Fall Travels Around Orillia

Parks  ◘ Scenic Drives  ◘ Nature Areas  ◘ Island Princess  ◘ Winter Fun   

The areas outside Orillia are some of the most beautiful scenes you will come across during the fall and autumn season. The colours are spectacular with a multitude of reds, russets, oranges and yellows mixed in with many of the conifer trees, which retain their greens even in winter months.

From the harbour area (Port of Orillia) at the foot of Orillia's downtown to the countryside just five minutes outside of Orillia's borders, there is almost nothing more pleasing than taking a fall drive to see the "colours". Although we often drive these country roads in other seasons, autumn is one of the most beautiful times to go.  To follow one of our country routes through the surrounding countryside in fall, see this page - there is a printable map, and descriptions of what you'll see in various areas.

In winter, if you can catch the day at the right time, this same drive can be a wonderland of sparkling white snow covering the firs, and clinging to the bare branches of the deciduous trees, filling the forest floors with a covering of pure white. The best time is morning - early enough that the sun is shining, but hasn't yet melted the overnight snows from the branches of the trees, forming a tunnel shrouded in fluffy white. A perfect winter day to drive these routes is one with blue skies, bright sunshine and a fresh new coating of snow. For those who enjoy night photography, a winter drive in the evening hours can produce some spectacular imagery, so if you are skilled with night photography, don't rule out a cold, sharply cold night drive. Eventually, I hope to be able to show you a different route for winter splendor, but for the moment, the fall drive map linked above also works for winter.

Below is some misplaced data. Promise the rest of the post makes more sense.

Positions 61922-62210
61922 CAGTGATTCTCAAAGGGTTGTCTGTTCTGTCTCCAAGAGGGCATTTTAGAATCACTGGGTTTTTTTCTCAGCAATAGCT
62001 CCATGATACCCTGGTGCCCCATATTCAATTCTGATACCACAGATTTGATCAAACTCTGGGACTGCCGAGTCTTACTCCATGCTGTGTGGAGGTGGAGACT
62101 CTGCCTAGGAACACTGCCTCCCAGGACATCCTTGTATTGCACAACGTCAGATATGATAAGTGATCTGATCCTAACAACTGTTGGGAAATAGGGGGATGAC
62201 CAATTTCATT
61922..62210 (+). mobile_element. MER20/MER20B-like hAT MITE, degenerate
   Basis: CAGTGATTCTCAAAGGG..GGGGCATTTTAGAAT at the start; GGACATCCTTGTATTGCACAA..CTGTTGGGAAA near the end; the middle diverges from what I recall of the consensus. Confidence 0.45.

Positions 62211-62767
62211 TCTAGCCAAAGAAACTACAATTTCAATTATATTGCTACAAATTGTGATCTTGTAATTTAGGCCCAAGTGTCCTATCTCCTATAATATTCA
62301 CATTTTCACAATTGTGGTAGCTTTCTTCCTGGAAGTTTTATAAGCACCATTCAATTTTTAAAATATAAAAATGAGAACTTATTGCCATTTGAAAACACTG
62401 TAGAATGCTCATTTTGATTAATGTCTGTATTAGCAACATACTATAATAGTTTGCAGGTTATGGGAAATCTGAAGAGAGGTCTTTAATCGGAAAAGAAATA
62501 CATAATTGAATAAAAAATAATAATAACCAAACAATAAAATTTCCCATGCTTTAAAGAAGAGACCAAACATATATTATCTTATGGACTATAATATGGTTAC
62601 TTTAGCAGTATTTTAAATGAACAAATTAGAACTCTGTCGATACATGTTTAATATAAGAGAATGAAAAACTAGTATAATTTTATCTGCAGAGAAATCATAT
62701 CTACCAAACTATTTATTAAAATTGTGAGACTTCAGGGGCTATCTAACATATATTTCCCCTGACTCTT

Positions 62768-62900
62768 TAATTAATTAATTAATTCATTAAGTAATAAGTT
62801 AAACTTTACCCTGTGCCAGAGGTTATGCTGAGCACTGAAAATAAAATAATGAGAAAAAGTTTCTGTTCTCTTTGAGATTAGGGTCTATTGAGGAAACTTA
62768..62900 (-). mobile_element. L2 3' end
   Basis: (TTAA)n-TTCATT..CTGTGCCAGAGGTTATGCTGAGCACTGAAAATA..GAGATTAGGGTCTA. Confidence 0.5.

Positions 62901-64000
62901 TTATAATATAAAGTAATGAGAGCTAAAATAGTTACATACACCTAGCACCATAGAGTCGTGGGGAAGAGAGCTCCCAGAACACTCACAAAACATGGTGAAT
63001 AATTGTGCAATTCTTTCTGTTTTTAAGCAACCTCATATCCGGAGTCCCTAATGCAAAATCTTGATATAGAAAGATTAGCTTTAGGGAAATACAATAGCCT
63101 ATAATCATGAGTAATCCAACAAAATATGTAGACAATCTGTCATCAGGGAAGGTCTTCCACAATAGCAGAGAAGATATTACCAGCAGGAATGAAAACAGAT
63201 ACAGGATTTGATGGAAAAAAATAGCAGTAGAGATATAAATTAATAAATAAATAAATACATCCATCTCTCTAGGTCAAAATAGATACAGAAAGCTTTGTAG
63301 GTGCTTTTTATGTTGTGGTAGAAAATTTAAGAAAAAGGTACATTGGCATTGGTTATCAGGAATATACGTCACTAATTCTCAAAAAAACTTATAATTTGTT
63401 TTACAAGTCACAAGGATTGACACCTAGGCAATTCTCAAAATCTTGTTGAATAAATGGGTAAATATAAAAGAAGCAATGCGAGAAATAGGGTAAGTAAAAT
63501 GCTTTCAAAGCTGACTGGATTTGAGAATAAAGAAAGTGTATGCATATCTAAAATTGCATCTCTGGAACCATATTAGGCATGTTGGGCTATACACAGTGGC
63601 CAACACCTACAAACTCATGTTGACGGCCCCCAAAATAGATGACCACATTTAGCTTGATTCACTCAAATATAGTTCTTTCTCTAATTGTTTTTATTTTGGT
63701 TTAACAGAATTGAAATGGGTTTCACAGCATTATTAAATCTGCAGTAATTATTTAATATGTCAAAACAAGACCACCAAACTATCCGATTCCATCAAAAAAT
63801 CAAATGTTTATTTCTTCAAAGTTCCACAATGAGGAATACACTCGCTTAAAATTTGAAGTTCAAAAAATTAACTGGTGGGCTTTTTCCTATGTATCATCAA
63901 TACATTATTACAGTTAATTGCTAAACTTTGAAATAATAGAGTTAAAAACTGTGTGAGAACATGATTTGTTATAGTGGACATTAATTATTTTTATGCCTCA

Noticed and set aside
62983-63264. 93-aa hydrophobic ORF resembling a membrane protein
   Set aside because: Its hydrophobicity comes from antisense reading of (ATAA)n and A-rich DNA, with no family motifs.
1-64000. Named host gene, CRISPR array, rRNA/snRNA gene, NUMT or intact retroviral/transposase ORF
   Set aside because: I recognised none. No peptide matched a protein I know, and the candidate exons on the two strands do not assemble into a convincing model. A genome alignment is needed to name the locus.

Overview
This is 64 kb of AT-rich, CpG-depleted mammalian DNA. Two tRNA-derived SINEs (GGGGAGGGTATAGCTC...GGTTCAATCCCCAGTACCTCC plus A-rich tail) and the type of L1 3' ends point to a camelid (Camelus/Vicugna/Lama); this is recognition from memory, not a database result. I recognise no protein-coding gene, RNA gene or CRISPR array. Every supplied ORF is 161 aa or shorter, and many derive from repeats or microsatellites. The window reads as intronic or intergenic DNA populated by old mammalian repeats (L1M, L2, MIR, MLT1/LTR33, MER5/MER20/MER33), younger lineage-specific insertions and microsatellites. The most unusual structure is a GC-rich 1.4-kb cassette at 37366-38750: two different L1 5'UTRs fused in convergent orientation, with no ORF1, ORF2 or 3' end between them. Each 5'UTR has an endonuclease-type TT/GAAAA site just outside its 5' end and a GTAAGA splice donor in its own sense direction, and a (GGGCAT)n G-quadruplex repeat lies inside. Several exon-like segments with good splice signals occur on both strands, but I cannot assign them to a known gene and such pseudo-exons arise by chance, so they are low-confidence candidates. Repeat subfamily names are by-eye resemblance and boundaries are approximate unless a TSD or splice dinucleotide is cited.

©J. Gracey Stinson, all rights reserved.
©J. Gracey Stinson, all rights reserved.
There are some organizations in and around Orillia that offer fall tours by bus and vans to see the most popular areas in autumn. Orillia Boat Tours (via the Island Princess) offers a fall colour cruise (if you haven't ever done this it's a wonderful way to see the local colour from the water) and Lake Country Airways offers a fall colour tour from the air. But the most popular tours end up being by bus (or by driving your own car) and to find these at the appropriate season, one must pay attention to the advertisements in the local newspaper (The Orillia Packet).  This is because the groups organizing and running these tours vary from year to year, and rent a motorcoach in order to facilitate the tours, so if you prefer a leisurely trip where you can just gawk out the window and the stunning colours and beautiful countryside, you'll need to begin checking The Packet early in the season, from the end of August onwards.

If you would rather drive yourself (particularly good for photographers who like to explore areas that intrigue them), then you need a good map of the townships, towns and hamlets that surround the Orillia area:

Ramara Township (.pdf) - Map
Oro Medonte Township (website) - Multiple Maps
Severn Township (.pdf) - Map
Severn Township (website) - Interactive Maps

©J. Gracey Stinson, all rights reserved
Heading north from Orillia you'll want to stop in areas like Washago, Ardtrea, Coopers Falls, Severn Bridge,  Kilworthy, Gravenhurst and Muskoka Falls. All of these areas can be accessed directly by heading north along Highway 11 and stopping at your own pace in the places that look most promising. As you move towards Gravenhurst from Orillia, you'll be entering the area knows as "The Muskokas" which is a cottage destination for many. Continuing on along Highway 11 you'll pass the Muskoka Airport, come across Muskoka Falls, and eventually reach Bracebridge. The gateway to the north. Leaving Bracebridge, Port Sydney, Huntsville, and carrying on along Highway 11 you'll hit the edge of Arrowhead Provincial Park (popular vaction park and hiking grounds) before you come to smaller hamlets like Novar, Emsdale and Burks Falls (worth a stop to see the falls here). Further north you'll be entering the "real" northern parts of Ontario, running across many small towns, villages, and hamlets (Stirling Falls, South River, Trout Creek). Undertaking the entire route is not a day trip - this distance is is quite long, and when you take into account the length of time you may spend at each place you decide to stop, you may find yourself spending a night or two enroute.

Travel Map Hwy 11

©J. Gracey Stinson, all rights reserved.